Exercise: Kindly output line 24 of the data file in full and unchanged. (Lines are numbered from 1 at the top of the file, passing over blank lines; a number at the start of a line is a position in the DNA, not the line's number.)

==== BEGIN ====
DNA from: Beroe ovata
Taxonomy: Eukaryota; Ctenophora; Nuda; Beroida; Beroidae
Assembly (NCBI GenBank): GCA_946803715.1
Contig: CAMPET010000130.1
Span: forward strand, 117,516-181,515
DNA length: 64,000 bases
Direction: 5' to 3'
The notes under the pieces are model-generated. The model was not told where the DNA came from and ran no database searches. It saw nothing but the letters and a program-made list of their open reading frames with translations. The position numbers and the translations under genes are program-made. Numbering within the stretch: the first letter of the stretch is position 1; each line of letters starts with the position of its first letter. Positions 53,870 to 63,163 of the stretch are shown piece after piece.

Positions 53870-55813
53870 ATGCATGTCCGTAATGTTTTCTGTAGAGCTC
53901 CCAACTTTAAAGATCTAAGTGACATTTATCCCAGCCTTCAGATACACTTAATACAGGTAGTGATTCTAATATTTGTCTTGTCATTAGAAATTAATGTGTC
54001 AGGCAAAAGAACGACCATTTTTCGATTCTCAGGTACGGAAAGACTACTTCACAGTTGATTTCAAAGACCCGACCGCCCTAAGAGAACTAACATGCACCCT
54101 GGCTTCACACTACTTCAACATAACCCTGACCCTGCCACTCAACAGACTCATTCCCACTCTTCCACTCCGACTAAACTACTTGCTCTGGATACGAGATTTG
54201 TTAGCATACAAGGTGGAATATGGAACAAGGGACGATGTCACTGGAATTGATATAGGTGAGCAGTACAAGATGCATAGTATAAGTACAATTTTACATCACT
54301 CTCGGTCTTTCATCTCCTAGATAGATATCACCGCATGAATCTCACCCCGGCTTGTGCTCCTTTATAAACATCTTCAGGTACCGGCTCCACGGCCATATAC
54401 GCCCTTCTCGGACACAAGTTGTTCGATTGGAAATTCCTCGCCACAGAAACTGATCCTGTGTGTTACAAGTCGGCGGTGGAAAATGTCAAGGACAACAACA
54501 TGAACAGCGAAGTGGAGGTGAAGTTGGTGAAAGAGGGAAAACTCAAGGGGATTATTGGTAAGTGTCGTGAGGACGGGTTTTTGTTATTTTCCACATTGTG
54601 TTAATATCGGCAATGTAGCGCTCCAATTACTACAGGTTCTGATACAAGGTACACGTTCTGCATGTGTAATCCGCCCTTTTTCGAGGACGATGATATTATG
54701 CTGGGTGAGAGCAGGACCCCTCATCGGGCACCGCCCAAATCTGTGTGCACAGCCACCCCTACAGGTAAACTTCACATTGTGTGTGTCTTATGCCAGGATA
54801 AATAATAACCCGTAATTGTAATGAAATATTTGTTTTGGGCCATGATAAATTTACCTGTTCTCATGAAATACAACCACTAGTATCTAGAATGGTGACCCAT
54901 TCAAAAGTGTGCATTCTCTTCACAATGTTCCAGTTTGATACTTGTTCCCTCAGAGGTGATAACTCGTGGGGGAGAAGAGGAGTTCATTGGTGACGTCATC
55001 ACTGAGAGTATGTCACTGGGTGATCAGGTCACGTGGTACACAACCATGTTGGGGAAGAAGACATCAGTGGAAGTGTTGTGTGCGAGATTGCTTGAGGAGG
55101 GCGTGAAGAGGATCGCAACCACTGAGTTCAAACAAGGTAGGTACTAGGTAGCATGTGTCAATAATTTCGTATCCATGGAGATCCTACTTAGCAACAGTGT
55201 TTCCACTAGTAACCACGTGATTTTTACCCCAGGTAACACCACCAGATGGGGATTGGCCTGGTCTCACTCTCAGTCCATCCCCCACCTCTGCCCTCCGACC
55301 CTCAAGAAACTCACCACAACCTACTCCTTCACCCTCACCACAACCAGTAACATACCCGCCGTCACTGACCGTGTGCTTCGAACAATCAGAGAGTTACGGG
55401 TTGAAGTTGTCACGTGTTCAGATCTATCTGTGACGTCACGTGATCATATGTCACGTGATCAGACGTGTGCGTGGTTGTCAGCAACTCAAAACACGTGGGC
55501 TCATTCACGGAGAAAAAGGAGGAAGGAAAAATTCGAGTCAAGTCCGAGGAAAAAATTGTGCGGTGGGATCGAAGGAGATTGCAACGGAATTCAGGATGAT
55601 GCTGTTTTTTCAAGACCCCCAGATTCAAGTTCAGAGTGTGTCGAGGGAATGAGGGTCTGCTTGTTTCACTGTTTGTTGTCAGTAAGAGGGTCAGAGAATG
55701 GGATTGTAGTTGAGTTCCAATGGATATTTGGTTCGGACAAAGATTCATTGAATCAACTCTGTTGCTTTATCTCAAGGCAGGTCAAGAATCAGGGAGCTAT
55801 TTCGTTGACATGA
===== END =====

55201 TTCCACTAGTAACCACGTGATTTTTACCCCAGGTAACACCACCAGATGGGGATTGGCCTGGTCTCACTCTCAGTCCATCCCCCACCTCTGCCCTCCGACC